When you find a book you love, it's hard not to become an evangelist.
For instance, it's been all I can do not to write every post about Christopher Isherwood's A Single Man, even though I read it months ago. (What would I write every week? I'd probably just copy and paste “holy shit” a thousand times and call it a post. While that would convey how I felt when I finished the book, I don't think you can call that a blog.)
And now it's happened again. I finished reading Bonnie Friedman's Writing Past Dark, and now I want to write every post about that. Until late last year I'd never heard of it before, and it's turned out to be one of the best collections of writing essays I've ever read. After each essay I'd just sit there and think, "What the fuck? Why didn't anyone tell me to read this?"
It's not like I don't hang around writers, who are all very happy to recommend books. And it's not like I don't read books about writing – Bird by Bird, On Writing, The Writing Life, The War of Art, Writing Down the Bones, Big Magic, and so on. I've got a whole shelf of books like these, so I figured if I'd never heard of Writing Past Dark, that must mean no one has.
Which is, of course, the magic ingredient that compels every new convert to spread the good word. “My god! How did I miss this? I have to tell everyone else!” You launch out in the world with your newfound zeal only to discover that no, actually, people have read the book. In fact your very copy is a 2020 reprint of a book published in 1993 -- not exactly typical treatment for an undiscovered gem.
I suspect the truth is I'm more like the last to know than the first. I'm the last one to read The Story's Body, which contains lines that help unlock everything that's beautiful about Isherwood's novel:
"Transcendence is not fleeing, not an absence, but a most attentive presence. To write well we must sink into the silt of this world."
"The body pulls the soul after it."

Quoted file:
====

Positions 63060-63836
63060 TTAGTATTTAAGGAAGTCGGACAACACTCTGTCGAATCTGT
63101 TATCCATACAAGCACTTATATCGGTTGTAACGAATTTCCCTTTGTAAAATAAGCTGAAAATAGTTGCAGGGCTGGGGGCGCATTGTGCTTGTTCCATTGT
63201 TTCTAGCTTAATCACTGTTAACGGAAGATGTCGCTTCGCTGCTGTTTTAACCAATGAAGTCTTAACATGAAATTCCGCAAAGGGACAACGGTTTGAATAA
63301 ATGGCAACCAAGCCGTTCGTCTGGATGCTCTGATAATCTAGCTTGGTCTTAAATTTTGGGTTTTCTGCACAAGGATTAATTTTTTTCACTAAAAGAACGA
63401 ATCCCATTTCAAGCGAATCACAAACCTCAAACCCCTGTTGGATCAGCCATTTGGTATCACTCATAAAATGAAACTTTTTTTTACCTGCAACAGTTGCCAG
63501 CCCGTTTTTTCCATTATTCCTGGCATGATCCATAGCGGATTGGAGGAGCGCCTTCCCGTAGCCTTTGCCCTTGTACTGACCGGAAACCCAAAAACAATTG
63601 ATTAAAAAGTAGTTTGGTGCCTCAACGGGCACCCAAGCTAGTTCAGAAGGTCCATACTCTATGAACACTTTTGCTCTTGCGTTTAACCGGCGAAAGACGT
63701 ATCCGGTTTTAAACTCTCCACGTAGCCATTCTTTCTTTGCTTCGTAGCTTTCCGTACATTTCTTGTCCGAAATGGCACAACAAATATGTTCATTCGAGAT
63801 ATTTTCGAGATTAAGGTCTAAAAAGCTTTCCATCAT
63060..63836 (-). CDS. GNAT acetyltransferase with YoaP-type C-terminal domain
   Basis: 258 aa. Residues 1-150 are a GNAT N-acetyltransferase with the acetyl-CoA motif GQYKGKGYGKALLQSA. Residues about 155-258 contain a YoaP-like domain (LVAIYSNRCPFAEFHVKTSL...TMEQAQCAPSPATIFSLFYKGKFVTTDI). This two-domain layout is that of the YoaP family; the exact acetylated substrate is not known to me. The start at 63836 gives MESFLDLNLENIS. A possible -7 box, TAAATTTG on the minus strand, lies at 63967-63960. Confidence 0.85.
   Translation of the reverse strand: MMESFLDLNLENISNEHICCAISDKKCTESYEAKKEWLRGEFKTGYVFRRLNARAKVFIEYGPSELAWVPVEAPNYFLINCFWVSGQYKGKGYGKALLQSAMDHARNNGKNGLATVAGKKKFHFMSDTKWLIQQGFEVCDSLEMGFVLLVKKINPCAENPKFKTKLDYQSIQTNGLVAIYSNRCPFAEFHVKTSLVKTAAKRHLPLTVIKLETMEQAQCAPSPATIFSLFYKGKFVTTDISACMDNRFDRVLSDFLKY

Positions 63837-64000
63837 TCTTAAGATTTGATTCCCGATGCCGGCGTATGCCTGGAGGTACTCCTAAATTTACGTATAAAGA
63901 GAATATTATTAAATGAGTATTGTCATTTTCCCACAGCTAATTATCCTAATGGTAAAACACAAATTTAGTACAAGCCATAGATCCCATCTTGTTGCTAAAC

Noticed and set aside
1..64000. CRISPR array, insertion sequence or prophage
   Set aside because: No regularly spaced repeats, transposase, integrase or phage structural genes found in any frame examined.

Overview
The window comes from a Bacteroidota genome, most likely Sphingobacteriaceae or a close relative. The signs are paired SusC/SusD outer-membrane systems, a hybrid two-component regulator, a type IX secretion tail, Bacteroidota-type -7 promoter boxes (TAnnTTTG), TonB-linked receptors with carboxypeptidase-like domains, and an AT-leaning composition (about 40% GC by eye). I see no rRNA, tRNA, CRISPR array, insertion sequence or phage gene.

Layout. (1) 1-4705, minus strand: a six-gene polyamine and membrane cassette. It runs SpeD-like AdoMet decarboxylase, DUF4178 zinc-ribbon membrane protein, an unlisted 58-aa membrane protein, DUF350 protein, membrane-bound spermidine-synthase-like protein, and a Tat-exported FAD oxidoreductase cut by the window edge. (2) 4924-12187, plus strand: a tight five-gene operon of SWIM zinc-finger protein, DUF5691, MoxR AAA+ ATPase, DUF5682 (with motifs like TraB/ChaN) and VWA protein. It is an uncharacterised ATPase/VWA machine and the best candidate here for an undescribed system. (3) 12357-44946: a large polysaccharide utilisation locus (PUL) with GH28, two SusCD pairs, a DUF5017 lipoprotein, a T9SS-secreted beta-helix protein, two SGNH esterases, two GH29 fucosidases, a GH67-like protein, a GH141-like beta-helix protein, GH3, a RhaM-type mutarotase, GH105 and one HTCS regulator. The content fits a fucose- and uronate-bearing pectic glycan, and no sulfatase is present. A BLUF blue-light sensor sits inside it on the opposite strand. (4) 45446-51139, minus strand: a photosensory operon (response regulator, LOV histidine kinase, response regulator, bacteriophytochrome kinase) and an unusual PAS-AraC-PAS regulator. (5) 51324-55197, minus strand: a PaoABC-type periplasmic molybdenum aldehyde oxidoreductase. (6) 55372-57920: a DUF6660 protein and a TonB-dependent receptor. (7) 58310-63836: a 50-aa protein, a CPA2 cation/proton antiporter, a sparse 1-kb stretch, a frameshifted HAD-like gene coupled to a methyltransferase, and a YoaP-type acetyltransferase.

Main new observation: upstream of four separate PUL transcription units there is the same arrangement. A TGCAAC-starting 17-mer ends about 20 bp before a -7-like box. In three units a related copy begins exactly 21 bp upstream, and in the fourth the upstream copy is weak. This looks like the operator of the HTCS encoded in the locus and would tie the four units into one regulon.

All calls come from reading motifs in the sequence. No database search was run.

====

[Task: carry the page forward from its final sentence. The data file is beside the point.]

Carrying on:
Could there be a better explanation as to why, seven months later, I still think about George Falconer's yellow pencil sharpener?
I'm probably also the last to read Glittering Icons, Lush Orchards, Friedman's essay about failure and success. If that's the case, then I'm sure you've already read this:
"I live in dread that the story I am currently writing resembles those that have been rejected. They are bad, I think. When I recognize emerging on the page a rhythm similar to the rhythm of one of these 'bad' stories, or when I recognize a character that turned up in one of them, I am appalled. I want to cross it out. I want to put away from me forever everything associated with those 'bad' stories because frankly I do not really understand what was wrong with them. Something was probably wrong; one must be realistic enough to admit it. Yet it feels as if my new writing comes from the exact same place.
"The idea of success divides us; it cleaves us. It makes us want to name some part of us 'bad' and the rest, the undiscovered part perhaps, as 'good.' And it is the 'good' that will save us, that will transform us, that will deliver to us the confidence of those we admire as well as their material achievement. The 'bad'--that old familiar impulsive, groping, gooey, fixated, feverish self that keeps turning up on the page; the self that is 'too much'--can't be dispatched with fast enough.
"Yet our finest writing will certainly come from what is unregenerate in ourselves. It will come from the part that is obdurate, unbanishable, immune to education, springing up like grass. It will come from who we already are and how we already write. To love our lives right now--that is the transformative success. To see what is already beautiful--that is the astonishing strength."
What could I possibly add to that? Except maybe to say, "Holy shit. Holy shit."